The ruins of an 1848 church on East 12th Street

You can see it from Fourth Avenue as you approach East 12th Street: a weathered gray stone facade with enormous arched stained glass windows topped by a tower.

It all feels right out of the Middle Ages. But when you get closer, something’s amiss—the rest of the church is missing.

Instead, there’s a 26-story dorm built by New York University, with a couple of benches on the other side of the thin facade, where the sanctuary of the church should be.

The story of this shell of a church on a tidy East Village block begins in 1848, when the original church, the Twelfth Street Baptist Church, was constructed, according to David W. Dunlop’s 2004 book, From Abyssinian to Zion.

The church changed hands quickly. By 1854 it was Temple Emanu-El, which soon moved uptown. In the 1860s, it became the new home of St. Ann’s Roman Catholic Church.

Congregants at St. Ann’s razed the original church building except for the facade and tower. They commissioned architect Napoleon Le Brun to construct a Gothic church sanctuary stretching all the way to 11th Street, which was dedicated in 1871, wrote Dunlop.

For decades, St. Ann’s remained a Roman Catholic church and school. (At left, in 1914; Below, in 1975)

But the parish began dwindling in the second half of the 20th century. In 1983, St. Ann’s became St. Ann’s Armenian Catholic Cathedral.

Twenty years later, the Archdiocese of New York announced that St. Ann’s was closing for good. A developer then bought the building with plans to bulldoze it and put up a dorm.

Despite an outcry from preservationists and neighborhood residents who didn’t want to see the lovely church turned into a pile of rocks, St. Ann’s was torn down in 2005 (along with an 1840s rectory building next door).

In something of a victory for the city, the developer left the slender 1848 facade and tower.

They stand disembodied from their sanctuary and strangely unconnected to the dorm behind it…and the street they’ve called home for 171 years.

[Fourth photo: MCNY X2010.11.5283; Fifth Photo: MCNY 2013.3.2.1560]

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9 Responses to “The ruins of an 1848 church on East 12th Street”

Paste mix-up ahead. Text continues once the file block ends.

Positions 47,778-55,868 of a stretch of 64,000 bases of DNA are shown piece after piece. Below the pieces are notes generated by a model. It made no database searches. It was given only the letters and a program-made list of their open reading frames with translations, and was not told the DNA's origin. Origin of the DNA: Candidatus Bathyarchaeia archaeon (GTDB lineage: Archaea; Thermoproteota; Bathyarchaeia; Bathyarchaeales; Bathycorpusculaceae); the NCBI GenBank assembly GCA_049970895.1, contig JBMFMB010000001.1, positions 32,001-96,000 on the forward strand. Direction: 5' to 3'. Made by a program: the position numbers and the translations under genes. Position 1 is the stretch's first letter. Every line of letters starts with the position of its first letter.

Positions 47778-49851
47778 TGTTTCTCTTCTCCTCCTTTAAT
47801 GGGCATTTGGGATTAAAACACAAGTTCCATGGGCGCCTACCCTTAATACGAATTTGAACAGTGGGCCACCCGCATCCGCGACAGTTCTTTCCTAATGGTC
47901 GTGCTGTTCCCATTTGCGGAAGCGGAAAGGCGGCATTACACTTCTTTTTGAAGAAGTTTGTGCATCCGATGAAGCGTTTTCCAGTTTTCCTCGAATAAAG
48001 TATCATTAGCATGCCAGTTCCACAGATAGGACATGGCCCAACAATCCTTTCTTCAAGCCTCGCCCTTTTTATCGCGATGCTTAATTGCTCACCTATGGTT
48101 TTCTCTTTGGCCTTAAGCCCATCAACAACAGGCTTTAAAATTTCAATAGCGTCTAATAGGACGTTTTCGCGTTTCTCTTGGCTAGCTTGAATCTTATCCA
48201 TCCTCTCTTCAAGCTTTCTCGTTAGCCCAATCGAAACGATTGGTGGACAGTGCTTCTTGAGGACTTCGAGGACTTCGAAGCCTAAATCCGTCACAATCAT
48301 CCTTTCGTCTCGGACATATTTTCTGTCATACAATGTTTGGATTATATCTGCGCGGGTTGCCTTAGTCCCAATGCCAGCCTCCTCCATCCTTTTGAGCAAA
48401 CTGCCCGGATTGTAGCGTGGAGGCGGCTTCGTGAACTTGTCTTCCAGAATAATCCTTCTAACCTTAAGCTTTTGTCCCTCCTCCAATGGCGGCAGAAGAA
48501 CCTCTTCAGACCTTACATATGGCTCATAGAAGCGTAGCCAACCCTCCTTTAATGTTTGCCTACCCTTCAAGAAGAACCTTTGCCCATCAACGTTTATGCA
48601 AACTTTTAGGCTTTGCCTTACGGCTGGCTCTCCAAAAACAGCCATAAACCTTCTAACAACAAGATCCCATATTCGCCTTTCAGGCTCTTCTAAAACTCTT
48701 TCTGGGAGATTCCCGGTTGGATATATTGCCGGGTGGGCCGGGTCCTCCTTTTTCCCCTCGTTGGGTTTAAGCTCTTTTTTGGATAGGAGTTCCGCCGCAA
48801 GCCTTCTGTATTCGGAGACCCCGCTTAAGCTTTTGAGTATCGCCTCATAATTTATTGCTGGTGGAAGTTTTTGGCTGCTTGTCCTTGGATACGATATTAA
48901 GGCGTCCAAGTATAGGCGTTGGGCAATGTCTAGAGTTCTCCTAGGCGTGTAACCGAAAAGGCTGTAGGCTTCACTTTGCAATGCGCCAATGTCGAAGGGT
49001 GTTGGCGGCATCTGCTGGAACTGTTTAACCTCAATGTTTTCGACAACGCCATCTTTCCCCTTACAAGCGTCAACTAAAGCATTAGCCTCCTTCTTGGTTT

1. Jack Says:

    They should have incorporated the church entrance with the school and matched the gray brick for the new building.

  2. sheila Says:

    The windows were rescued and installed in a Somers NY R.C. parish church:,5679

  3. keenanpatrick424 Says:

    I like that the facade and tower are not connected to the dorm. Now they are a stand alone sculpture. A reality and symbol of the past in contrast with the present.

  4. Penelope Bianchi Says:

    Fascinating. What a save! Bravo!

  5. Mykola (Mick) Dementiuk Says:

    Directly across the street from the church was a cheap hotel, maybe three or four stories, mostly used by the whores who plied their trade on 3rd Ave. Torn down in the 70s, replaced by a NYU dorm. The entire area was seedy, wasted, beyond redemption but it was very active at night. It’s still alive in my book 100 Whores, if you can find it anywhere

  6. elliot reisman Says:

    the same age church on 4th. ave. and pacific st. was demolished last few months, with nary a mention from any stood there from before the neighborhood was incorporated into the city of brooklyn.

  7. The elegant remains of an 1857 church in Queens | Ephemeral New York Says:

    […] It’s not the only 19th century church with a facade that’s been incorporated into a contemporary building. This is the story of St. Ann’s in the East Village, which was transformed into an NYU dorm. […]

  8. The Temple on Fifth Avenue: A Story of Jewish New York and Congregation Emanu-El - The Bowery Boys: New York City History Says:

    […] Believe it or not, the face of this building still exists. The rest of the building has been replaced with an apartment building. More information on the website Ephemeral New York. […]

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